NBPS’ position is that OCP should be joined to this BSEA appeal. NBPS contends that the OCP/JRC ran the JRC program; that NBPS had no input regarding educational programming; that OCP/JRC wrote the progress reports, educational goals and transitional goals; that Jay was on an IEP requiring special education services which JRC did not provide to Jay; and that “there is no way that OCP is not involved” in this case. NBPS contends that if OCP is not joined to this appeal, NBPS will be precluded from getting necessary information for its defense because OCP, as a non-party, has not provided information voluntarily. (Parent and DESE also argued the lack of cooperation from OCP.)
DESE takes no position regarding OCP’s joinder to this BSEA appeal. However, DESE states that it had no knowledge of any OCP/OCC/JRC programs2 until 2009 and that it does not understand the intent or relationships between the JRC and the various local education authorities (LEAs) which sent students to these JRC programs, or the funding of said programs, because there are no written agreements regarding these programs.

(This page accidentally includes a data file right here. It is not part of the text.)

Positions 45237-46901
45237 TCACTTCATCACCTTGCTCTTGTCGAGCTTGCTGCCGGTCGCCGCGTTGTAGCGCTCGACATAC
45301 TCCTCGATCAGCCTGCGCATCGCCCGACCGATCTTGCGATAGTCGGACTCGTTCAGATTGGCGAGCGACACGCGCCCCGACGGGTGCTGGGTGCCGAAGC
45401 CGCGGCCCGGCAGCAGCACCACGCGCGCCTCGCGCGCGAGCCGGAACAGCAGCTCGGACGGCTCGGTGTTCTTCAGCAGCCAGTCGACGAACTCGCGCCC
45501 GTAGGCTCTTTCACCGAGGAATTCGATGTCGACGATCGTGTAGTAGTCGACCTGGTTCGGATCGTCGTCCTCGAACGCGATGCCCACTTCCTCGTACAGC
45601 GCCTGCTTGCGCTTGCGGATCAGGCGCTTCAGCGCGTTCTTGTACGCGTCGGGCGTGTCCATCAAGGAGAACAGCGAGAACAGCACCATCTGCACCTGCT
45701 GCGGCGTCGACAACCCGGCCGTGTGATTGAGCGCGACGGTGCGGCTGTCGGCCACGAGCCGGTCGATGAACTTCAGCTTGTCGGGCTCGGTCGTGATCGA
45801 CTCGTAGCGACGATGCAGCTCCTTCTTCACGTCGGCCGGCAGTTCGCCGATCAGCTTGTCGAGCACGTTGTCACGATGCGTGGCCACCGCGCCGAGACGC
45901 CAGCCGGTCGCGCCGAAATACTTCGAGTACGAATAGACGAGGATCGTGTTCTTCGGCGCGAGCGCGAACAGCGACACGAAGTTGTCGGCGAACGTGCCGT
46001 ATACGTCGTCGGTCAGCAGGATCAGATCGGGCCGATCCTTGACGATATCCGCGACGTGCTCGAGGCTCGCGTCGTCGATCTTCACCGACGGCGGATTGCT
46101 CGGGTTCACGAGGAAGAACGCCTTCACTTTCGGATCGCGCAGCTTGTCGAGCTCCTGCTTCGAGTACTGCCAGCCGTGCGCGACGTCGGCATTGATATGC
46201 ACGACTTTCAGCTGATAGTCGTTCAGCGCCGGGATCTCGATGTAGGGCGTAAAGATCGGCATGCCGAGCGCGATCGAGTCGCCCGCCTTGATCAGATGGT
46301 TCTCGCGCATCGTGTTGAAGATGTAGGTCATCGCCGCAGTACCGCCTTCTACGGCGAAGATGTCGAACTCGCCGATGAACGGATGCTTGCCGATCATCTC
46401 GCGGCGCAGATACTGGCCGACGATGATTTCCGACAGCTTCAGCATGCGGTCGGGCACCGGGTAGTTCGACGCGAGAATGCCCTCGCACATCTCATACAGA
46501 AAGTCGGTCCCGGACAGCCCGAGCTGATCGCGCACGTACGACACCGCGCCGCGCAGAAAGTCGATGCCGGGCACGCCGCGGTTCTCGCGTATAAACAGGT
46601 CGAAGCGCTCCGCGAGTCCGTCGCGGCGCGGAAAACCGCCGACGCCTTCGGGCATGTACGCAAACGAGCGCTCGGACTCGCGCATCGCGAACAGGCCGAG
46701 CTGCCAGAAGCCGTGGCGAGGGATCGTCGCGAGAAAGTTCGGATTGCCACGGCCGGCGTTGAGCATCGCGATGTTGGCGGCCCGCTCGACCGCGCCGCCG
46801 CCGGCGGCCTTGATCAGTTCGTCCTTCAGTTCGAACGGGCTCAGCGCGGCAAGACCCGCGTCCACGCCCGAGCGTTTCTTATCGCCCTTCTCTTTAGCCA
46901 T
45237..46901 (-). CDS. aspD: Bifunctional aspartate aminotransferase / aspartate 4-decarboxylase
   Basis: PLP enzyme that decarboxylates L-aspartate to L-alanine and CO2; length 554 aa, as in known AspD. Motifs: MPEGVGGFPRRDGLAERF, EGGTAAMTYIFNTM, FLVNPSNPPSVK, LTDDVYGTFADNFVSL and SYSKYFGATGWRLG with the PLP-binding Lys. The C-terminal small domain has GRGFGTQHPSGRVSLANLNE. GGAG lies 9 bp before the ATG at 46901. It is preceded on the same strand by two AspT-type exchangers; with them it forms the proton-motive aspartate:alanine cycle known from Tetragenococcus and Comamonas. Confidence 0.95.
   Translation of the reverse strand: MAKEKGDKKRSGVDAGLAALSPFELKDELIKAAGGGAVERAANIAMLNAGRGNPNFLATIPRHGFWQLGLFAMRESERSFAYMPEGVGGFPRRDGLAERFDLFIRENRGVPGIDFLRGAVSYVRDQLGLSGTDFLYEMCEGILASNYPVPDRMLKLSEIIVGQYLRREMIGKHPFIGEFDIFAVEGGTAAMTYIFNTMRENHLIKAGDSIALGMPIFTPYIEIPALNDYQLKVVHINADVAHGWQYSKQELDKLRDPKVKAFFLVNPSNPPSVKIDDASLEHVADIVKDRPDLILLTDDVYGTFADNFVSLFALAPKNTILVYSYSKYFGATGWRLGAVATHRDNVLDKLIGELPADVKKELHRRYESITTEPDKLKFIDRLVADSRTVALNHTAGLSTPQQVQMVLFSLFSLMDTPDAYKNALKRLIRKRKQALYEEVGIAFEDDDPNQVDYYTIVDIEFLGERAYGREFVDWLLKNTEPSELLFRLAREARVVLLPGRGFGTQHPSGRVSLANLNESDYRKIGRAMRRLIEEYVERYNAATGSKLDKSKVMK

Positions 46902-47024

TPS takes no position regarding OCP’s joinder to this BSEA appeal.
Based upon the documents, and oral and written arguments offered at the motion session, in conjunction with a review of the applicable law, Parent’s Motion To Join the Office of the Commission of Probation is DENIED .
My analysis follows.
Rule (1)(J) of the Hearing Rules for Special Education Appeals provides, in its entirety:
Upon written request of a party, a Hearing Officer may allow for the joinder of a party in cases where complete relief cannot be granted among those who are already parties, or if the party being joined has an interest relating to the subject matter of the case and is so situated that the case cannot be disposed of in its absence. Factors considered in determination of joinder are: the risk of prejudice to the present parties in the absence of the proposed party; the range of alternatives for fashioning relief; the inadequacy of a judgment entered in the proposed party’s absence; and the existence of an alternative forum to resolve the issues.